Send Faxes From the Web: Three Services Tested

We test-drive three services that let you send faxes online--no fax machine or telephone required

Though you might be tempted to ditch your office fax machine, you probably have to send out at least a few faxes every year. Windows lets you fax from the OS itself; but it requires you to use a landline that your small business may not want tied up, and it lacks security and mobile features that your business may need.

Luckily, a number of services can keep you covered even if you don't have a fax machine connected to an old telephone line. I took three Web fax services for a quick test drive. Here's how they fared.

FaxZero

FaxZero is a bare-bones fax service, with no options for receiving faxes or for faxing from your mobile devices. Nevertheless, as long as your fax is less than three pages long and you don't need to send more than five faxes a day, FaxZero is free and doesn't require any type of sign-up process. Just enter your contact information and the fax number you want to send to, and then upload the document you want to send. FaxZero should send your fax in a matter of minutes. When I tested the service with a two-page document, I received a confirmation e-mail about 3 minutes after I pressed Send that my fax was on its way. The fax arrived at its destination moments later.

If you plan to fax a lot of documents, however, FaxZero isn't your best option. It charges $2 for each fax that exceeds three pages in length and for each one beyond the company's limit of five free faxes per day. That isn't much of a burden if only a fax or two each week aren't free, but if you plan to use the service as a replacement to a regularly used fax machine, the overage fees can add up quickly.

MyFax

MyFax is a feature-rich fax option that's great for users who need more than an occasional fax machine replacement. The company makes sending even international faxes by email easy; all you have to do is address your fax to @MyFax.com. When you sign up with MyFax you automatically get a fax number in your local area code for receiving incoming faxes. The service automatically converts faxes into PDF files and stores them on MyFaxCentral, the company's easy-to-navigate Web dashboard. When I sent my two-page test document from MyFaxCentral to myself, I received the fax along with a confirmation email message almost immediately after pressing Send.

If you don't want to use MyFax's site for some reason, you can arrange for all incoming faxes to go to your email address as well as to five other email addresses you choose. MyFax even has mobile apps available that let you send and receive faxes on the go via your Android or iOS smartphone.

MyFax's base plan, which costs $10 per month, lets you send 100 faxes a month and receive another 200 faxes. If you exceed those limits, the company charges 10 cents per page for the surplus faxes--but it also offers $20-per-month and $40-per-month plans that establish higher send and receive ceilings.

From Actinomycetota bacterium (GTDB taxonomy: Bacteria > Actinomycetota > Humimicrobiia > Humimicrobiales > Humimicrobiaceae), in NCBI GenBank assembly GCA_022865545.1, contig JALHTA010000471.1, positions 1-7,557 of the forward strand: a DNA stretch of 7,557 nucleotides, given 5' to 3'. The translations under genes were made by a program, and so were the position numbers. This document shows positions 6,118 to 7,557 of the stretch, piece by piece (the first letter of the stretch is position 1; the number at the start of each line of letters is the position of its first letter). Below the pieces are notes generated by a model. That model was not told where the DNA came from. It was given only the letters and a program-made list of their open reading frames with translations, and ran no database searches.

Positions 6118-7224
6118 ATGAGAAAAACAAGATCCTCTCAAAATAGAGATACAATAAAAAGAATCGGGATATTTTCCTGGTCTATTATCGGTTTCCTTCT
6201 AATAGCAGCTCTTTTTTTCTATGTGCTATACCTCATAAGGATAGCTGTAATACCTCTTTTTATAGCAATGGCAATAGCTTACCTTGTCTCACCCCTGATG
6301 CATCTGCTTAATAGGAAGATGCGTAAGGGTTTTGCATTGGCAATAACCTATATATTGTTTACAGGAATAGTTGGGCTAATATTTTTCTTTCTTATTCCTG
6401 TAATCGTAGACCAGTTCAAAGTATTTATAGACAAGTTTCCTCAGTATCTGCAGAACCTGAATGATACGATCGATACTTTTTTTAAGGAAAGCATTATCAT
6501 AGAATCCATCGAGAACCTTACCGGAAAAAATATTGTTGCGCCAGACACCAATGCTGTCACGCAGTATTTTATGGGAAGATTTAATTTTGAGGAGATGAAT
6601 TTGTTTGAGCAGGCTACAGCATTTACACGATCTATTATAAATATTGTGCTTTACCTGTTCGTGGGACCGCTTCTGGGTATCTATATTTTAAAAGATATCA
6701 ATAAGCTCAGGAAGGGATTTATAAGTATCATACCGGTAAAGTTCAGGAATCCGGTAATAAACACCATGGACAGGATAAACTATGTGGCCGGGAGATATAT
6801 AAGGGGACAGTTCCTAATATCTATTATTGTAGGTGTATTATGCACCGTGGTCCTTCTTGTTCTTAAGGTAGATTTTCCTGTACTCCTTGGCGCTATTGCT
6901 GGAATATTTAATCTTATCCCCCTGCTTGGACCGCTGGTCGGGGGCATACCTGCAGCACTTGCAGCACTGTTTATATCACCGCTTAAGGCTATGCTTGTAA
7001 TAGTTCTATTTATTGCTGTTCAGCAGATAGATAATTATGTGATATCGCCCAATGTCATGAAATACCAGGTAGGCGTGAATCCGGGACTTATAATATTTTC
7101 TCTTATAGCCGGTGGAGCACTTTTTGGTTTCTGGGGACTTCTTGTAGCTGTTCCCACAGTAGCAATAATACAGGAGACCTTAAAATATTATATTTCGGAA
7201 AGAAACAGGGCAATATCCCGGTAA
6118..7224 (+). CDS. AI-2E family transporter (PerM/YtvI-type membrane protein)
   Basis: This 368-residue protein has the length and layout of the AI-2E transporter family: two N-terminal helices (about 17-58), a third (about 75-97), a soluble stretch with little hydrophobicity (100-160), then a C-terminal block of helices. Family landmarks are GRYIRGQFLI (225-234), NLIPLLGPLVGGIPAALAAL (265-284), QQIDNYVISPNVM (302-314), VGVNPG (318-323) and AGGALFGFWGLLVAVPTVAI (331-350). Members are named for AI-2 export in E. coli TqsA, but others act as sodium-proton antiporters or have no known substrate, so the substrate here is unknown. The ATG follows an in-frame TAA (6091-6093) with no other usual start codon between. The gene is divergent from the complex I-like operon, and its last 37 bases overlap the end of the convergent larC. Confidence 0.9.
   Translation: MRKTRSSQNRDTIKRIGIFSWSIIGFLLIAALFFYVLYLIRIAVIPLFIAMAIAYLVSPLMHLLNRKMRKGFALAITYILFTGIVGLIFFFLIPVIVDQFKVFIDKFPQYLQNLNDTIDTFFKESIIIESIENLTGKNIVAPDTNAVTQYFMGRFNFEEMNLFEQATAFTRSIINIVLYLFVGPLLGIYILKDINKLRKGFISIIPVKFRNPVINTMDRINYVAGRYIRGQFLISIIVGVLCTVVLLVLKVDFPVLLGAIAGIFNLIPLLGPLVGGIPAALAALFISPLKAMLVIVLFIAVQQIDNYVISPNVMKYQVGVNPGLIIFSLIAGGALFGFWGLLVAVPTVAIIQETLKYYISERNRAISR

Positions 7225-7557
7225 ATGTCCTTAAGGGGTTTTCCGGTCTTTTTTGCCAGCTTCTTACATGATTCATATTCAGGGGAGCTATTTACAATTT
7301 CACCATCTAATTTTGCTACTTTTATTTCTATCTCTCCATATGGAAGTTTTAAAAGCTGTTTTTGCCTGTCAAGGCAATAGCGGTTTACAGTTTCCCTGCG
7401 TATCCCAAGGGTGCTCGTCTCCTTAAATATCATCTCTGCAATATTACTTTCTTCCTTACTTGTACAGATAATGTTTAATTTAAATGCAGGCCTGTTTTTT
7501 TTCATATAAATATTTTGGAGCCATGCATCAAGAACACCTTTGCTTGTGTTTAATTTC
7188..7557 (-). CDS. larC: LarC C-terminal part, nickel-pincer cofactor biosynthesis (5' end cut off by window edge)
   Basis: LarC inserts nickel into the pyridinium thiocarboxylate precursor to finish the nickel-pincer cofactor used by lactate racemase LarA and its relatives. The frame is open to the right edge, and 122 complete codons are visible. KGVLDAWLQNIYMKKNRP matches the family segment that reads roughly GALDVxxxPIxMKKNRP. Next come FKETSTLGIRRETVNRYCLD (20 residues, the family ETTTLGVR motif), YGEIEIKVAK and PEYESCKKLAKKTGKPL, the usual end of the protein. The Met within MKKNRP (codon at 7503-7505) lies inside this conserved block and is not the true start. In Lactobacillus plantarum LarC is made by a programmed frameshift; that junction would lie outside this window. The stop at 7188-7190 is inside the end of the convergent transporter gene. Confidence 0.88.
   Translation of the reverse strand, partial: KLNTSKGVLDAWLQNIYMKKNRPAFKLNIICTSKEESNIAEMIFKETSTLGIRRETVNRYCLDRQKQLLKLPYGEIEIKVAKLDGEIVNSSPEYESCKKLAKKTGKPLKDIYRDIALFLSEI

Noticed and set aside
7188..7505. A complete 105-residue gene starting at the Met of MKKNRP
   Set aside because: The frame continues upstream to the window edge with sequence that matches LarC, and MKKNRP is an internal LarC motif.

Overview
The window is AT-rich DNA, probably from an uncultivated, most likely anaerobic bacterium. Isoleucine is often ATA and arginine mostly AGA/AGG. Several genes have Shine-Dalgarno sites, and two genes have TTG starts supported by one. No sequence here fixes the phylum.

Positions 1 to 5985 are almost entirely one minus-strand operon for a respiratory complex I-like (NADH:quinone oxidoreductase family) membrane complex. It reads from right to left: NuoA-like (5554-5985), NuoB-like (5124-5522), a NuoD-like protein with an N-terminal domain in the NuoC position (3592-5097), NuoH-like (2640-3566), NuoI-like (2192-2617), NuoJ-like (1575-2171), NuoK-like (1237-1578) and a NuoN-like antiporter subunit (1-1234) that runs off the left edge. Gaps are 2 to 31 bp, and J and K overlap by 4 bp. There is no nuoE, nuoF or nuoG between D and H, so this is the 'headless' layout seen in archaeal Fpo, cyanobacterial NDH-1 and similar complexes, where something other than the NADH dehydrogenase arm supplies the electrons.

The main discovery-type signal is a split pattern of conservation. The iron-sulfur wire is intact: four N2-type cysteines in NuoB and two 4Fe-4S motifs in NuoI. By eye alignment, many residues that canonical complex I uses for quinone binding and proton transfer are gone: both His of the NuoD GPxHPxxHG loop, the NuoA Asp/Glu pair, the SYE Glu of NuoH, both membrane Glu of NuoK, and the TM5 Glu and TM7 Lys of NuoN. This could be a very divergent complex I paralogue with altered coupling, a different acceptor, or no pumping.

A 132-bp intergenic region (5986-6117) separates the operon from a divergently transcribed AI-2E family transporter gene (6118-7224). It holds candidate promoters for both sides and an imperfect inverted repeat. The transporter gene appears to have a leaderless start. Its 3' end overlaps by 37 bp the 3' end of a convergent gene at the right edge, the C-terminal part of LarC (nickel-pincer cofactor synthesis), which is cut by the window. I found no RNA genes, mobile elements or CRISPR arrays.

eFax

eFax offers many of the same features as MyFax. The two companies have almost identical sign-up procedures that involve first picking your free incoming fax number, then tying your account to an email address, and finally providing billing information. eFax's methodology for faxing by email is nearly identical to MyFax's. too. Both companies have Web-based dashboards that support faxing even to international numbers, and both offer Android and iOS mobile apps.

My test fax with eFax yielded a nearly instantaneous transmission plus an email message confirming that my fax had been sent.

Despite the similarities, eFax has some powerful features that MyFax doesn't. One is that eFax supports digital signatures, which can save you time and trouble if you often have to sign forms and return them via fax. The company also lets you digitally encrypt your faxes for an extra layer of SSL/PGP security over traditional faxing. That feature is particularly important if you work with sensitive information and must comply with regulations such as HIPAA, the Sarbanes-Oxley Act, or the Gramm-Leach-Bliley Act. eFax permanently archives all of your sent and received email messages, too (MyFax deletes older faxes after one month), and it offers storage for files as large as 1GB.

[Related: "Digital Signatures Let You Ditch That Old Fax Machine"]

On the other hand, to use advanced features such as digital signatures, you must download eFax's eFax Messaging Software (Windows or Mac version). The application is fairly easy to work with, but having to open it is a minor hassle. eFax is also significantly more expensive than MyFax: The lowest-level eFax Plus account costs $17 per month for 150 incoming and 150 outgoing faxes a month. The higher-volume rate is $20 per month for 200 incoming and 200 outgoing faxes, for $19.95 per month. A 10-cents-per-page overage fee kicks in if you exceed the limit on either plan.

The Verdict

If you're in a hurry and just want to send occasional short faxes, FaxZero is your best option among these three. It's easy to use, it sends faxes quickly, and it's free. If you need to send longer faxes regularly, however, MyFax probably delivers the best bang for your buck. MyFax's $10-per-month price is significantly lower than eFax's for many of the same features. But if your business requires secure transmissions, eFax may be the way to go, since it allows encrypted faxing. (And as a bonus, it lets you store larger files.)

This story, "Send Faxes From the Web: Three Services Tested" was originally published by PCWorld .

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